The unverified accusations of U.S. government officials will still be the highest law of the land. The habeas corpus rights that go back to the Magna Charta of 1215 will be null and void under the agreement for many, if not most, detainees.

The torture scandal shows what happens when politicians and political appointees are permitted to redefine barbarism out of existence. If the government can effectively claim a right to torture, then all other limits on government power are practically irrelevant. What would it take to make the public acquiesce to the torture of Americans? Would simply applying an “odious” label (such as “cult member” at Waco, or “Muslim” with John Walker Lindh) to the victims be sufficient?

James Bovard is the author of Attention Deficit Democracy [2006] as well as The Bush Betrayal [2004], Lost Rights [1994] and Terrorism and Tyranny: Trampling Freedom, Justice and Peace to Rid the World of Evil (Palgrave-Macmillan, September 2003) and serves as a policy advisor for The Future of Freedom Foundation.


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11 Responses to The United States of Barbarism

  1. Jim September 25, 2006 at 4:45 pm #

    Will Grigg has an excellent post on the torture developments at his blog today –

    Will’s info on Lou Sheldon’s Traditional Values Coalition for Bush-style “interrogation” is appalling.

  2. James Wilson September 26, 2006 at 1:57 pm # is campaigning against this bill:

  3. Jim September 26, 2006 at 2:39 pm #

    Here is a testy response I received today when kindly posted the article on his website:

    Sir, from reading your articles in the past I am not surprised that you join the side of The Democrats, John McCain and his trio and our enemies in agreeing that we should sacrifice the lives of American women and children in order to be kind to the likes of Khalid Sheik Mohammad.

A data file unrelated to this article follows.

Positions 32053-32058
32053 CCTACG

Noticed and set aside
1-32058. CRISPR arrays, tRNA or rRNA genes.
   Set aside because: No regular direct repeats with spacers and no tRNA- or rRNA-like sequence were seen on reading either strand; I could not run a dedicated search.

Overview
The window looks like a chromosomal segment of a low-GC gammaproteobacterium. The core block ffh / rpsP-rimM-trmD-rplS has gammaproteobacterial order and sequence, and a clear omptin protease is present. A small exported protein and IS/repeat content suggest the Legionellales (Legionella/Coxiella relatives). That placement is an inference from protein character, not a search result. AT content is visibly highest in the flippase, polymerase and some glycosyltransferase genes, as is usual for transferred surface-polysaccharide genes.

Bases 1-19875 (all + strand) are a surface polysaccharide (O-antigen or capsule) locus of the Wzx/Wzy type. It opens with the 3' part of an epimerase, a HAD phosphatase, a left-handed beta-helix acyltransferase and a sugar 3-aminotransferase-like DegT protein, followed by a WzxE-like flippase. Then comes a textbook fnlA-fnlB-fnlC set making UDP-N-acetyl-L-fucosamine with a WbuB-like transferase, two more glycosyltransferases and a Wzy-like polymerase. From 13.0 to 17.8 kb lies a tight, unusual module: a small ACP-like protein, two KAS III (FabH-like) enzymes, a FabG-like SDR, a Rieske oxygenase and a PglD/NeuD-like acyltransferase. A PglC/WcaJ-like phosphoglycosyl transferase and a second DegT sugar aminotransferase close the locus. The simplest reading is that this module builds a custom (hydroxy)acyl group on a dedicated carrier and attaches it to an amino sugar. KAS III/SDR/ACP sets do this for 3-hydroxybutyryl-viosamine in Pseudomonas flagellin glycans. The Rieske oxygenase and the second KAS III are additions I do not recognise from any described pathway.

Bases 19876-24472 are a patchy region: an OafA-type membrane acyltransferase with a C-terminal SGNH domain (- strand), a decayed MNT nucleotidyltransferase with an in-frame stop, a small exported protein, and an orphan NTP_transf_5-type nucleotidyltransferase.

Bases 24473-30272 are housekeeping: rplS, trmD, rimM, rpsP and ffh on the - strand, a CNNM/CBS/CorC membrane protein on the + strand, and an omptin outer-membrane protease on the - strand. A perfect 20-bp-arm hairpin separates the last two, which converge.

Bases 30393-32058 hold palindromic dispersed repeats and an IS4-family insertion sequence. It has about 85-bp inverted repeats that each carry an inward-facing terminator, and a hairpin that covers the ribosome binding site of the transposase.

You refer to the ‘Gevena Convention’. Have you read it???? Maybe you overlooked the part that both parties must sign it and that it only applied to soldiers wearing an identifiable uniform.If you could show that these detainees had sifned the Convention and that they were in uniform of their country, some creditability could be assigned to your article.

    Do you understand that we were attacked and lost 3000 plus of our innocent people???? Now, you, the Democrats and the John McCain trio weep for the killers and want them to have the same rights that our citizens have. I would expect women and ‘girlie-boys to be soft on killers but I am appalled at the number of so-called men to cave in to support them.

    I am 93 years and 11 Months old. I could have opted out of World War Two but didn’t. When someone talks about, “walking the valley of the Shadow of death”, I understand what that means. Have you ever followed a retreating enemy and found the bodies of women and little girls with their belly’s split open and left to die a horrible death?? I DIDN’T THINK SO SINCE YOU DON’T SEEM CONCERNED ABOUT OUR INNOCENT PEOPLE THAT WERE KILLED by people that read from the same book as your new found friends.

    What would you suggest instead of sending our military, Would you send flowers and social workers??

    When we finish giving our country to the invaders from the South and bend our laws to accommodate the Muslims from the East, they will fight for which one controls the country. Which side will you support??

    Maybe if you, The Democrats and The McCain Trio work harder you could move the front line in the war to St. Louis, Dallas, Miami, Atlanta, New York and Washington, D.C. We would lose some innocent citizens, but not to worry, Mexico will replace any we lose by a ratio of ten to one.

    Maybe if you treat them nice they won’t cut your head off. Of course, if you are one of them maybe they will spare you.

  4. MarkN September 26, 2006 at 7:24 pm #

    Bush will consider himself blameless, too. He will simply say that he was obeying the law passed by Congress. So none of them will consider themselves responsible for atrocities. And the Supremes will probably go along, too. But I wonder about retroactively immunizing themselves against criminal charges. The Constitution (remember that quaint old document) says that the government can’t pass retroactive laws. But who cares? The constitution has been dead for a long time.